By Robert Mann
If you observe the Louisiana Legislature long enough, you might become inured to the narrow-minded, selfish view of the world that too often pervades the place.
I will never forget watching a 2003 Senate committee debate on an ethics bill during which a senator berated the legislation at length, not on its merits, but because parts of the proposed law would harm him financially.
I had been around politics for more than 20 years then, so the idea of self-serving politicians was not an alien concept. What was new to me was the brazenness of this senator’s self-interested discussion of the bill, and the utter lack of shock or contempt in the room after he was done.
No one seemed to think anything was wrong when a senator voted against an ethics bill purely because it would make him a bit poorer.
Over time, I came to realize that such statements were not at all rare among legislators.
This bill is needed more in Louisiana than almost anywhere else. As the New Orleans Times-Picayune recently noted,
Only Wyoming, at 67 cents, has a wider gender pay gap than Louisiana, according to the most recent statistics from the U.S. Department of Labor. The average man in Louisiana makes $46,313 a year, nearly $15,000 more than the average woman in the state, according to the American Association of University Women, or AAUW.
It’s a nationwide problem, of course. A 2012 report by the AAUW found that
just one year out of college, women [nationally] are paid, on average, 82 cents for every dollar paid to their male peers. The report further shows that women are paid 7 percent less than men even when they work in the same job, major in the same field, and work the same number of hours per week. By some estimates, women could lose up to $1 million over a 40-year career because of the pay gap.
he could see the [equal pay bill] “opening the door for litigation” for small businessmen like himself.
Appel said his wife asked him to vote against SB153 because “it’s not fair to the women who are successful in this world, such as my wife.” She makes more than the men with whom she works and the law could prompt businessmen to pay everyone the same, he said.
Yes, you read that correctly. Appel voted against the bill because he’s concerned that someone might sue him, and because his wife — who apparently draws a very comfortable income — asked him to.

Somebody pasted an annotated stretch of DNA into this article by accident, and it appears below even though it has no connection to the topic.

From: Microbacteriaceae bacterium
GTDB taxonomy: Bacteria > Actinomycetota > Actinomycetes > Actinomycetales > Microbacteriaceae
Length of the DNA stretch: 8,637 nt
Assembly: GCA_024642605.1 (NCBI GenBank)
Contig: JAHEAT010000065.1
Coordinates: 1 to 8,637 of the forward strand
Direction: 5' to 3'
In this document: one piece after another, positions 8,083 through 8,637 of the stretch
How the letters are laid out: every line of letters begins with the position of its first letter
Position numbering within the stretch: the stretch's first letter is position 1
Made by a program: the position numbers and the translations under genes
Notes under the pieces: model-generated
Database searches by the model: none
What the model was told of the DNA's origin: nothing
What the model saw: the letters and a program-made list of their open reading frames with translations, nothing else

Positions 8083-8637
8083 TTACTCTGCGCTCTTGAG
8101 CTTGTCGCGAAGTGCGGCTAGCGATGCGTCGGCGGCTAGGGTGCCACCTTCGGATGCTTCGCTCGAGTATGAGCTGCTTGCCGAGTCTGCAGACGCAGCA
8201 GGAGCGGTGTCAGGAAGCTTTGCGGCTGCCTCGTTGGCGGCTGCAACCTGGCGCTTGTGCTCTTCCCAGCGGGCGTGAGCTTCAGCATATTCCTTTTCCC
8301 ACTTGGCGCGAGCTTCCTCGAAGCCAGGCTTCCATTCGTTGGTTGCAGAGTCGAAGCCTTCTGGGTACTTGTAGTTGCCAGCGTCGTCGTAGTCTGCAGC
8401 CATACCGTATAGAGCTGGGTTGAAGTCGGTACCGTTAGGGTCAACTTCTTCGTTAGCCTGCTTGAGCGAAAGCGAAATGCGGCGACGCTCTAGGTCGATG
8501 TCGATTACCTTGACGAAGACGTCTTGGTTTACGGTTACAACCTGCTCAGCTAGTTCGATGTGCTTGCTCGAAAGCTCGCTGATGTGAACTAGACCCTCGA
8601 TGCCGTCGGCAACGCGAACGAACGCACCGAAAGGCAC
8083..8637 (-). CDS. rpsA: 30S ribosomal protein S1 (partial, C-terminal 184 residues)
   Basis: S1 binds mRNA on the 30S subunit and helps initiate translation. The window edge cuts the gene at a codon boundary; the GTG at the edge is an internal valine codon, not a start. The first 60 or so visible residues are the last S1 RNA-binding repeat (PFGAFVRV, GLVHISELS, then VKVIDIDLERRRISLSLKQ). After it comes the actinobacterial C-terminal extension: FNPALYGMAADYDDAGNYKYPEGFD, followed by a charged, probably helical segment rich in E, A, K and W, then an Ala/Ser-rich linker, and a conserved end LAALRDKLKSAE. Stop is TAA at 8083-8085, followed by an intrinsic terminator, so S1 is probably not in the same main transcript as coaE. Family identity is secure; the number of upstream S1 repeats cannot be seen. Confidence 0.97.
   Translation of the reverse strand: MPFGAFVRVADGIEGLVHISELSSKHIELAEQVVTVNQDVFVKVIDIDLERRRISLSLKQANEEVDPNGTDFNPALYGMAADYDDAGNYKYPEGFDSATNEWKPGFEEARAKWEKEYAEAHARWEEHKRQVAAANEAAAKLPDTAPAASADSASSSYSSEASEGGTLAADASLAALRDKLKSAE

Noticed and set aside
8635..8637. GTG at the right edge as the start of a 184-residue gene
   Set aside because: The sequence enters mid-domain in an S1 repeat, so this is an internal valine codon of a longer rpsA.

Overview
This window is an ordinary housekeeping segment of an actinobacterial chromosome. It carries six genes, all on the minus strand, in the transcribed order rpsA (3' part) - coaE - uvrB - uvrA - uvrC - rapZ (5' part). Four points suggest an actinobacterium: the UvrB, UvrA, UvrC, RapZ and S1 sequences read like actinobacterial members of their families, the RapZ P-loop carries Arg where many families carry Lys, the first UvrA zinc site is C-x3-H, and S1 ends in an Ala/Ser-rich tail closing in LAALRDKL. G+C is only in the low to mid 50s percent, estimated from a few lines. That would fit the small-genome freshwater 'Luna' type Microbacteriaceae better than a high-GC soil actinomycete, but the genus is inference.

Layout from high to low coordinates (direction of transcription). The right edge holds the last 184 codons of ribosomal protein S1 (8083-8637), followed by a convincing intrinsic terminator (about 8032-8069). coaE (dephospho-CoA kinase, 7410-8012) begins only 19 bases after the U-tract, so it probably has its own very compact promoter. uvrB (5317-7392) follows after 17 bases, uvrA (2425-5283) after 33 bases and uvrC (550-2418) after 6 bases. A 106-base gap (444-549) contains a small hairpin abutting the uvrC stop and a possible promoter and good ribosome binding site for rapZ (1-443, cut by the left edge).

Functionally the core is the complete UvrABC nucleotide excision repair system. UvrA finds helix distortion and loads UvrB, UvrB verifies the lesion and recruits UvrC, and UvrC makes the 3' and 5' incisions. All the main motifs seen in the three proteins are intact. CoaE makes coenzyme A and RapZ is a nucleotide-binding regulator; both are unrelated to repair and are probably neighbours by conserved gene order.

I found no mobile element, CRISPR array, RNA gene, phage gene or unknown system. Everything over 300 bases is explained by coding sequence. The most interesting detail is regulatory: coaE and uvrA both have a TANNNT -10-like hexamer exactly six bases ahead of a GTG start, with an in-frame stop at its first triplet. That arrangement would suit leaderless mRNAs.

A more self-aware person, having just uttered such shocking words, might have apologized, saying something like, “My God, did I just say that out loud?”
A more principled and ethical group of senators might have hooted Appel off the floor for voting his self-interests and paying no mind to the greater good or even the substantive merits (or demerits) of the bill.
But, of course, nothing of the sort happened.
That’s because it’s just not unusual to observe a House or Senate member blatantly vote his or her interests.
They’re not all selfishly devoted to their own personal and financial wellbeing, of course. But far too many members seem to be — and too many others are apparently desensitized to the appalling greediness and ignorance in their midst.
If a member can safely stand on the floor of Louisiana’s Senate and announce his opposition to a bill based on how it personally affects him and his wife, something is dreadfully, terribly corrupt in Baton Rouge.
Is there any hope for an institution whose members do not know shame?
- How low can we go? Louisiana higher education leaders decry deep budget cuts (bobmannblog.com)
- Louisiana senators vote to keep creationism in science class – again (richarddawkins.net)
- They can’t handle the truth: Why the LSU Board won’t let Fred Cerise testify before the Legislature (bobmannblog.com)